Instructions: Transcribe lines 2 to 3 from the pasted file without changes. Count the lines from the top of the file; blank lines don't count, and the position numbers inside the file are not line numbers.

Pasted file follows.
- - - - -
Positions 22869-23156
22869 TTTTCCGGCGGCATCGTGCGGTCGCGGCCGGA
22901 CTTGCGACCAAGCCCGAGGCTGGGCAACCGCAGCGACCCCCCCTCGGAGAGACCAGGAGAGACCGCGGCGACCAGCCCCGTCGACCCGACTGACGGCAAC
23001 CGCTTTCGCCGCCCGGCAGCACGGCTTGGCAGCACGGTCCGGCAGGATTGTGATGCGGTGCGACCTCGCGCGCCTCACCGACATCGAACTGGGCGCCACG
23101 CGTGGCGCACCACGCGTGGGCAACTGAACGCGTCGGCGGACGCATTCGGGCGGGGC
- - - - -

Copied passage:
22869 TTTTCCGGCGGCATCGTGCGGTCGCGGCCGGA
22901 CTTGCGACCAAGCCCGAGGCTGGGCAACCGCAGCGACCCCCCCTCGGAGAGACCAGGAGAGACCGCGGCGACCAGCCCCGTCGACCCGACTGACGGCAAC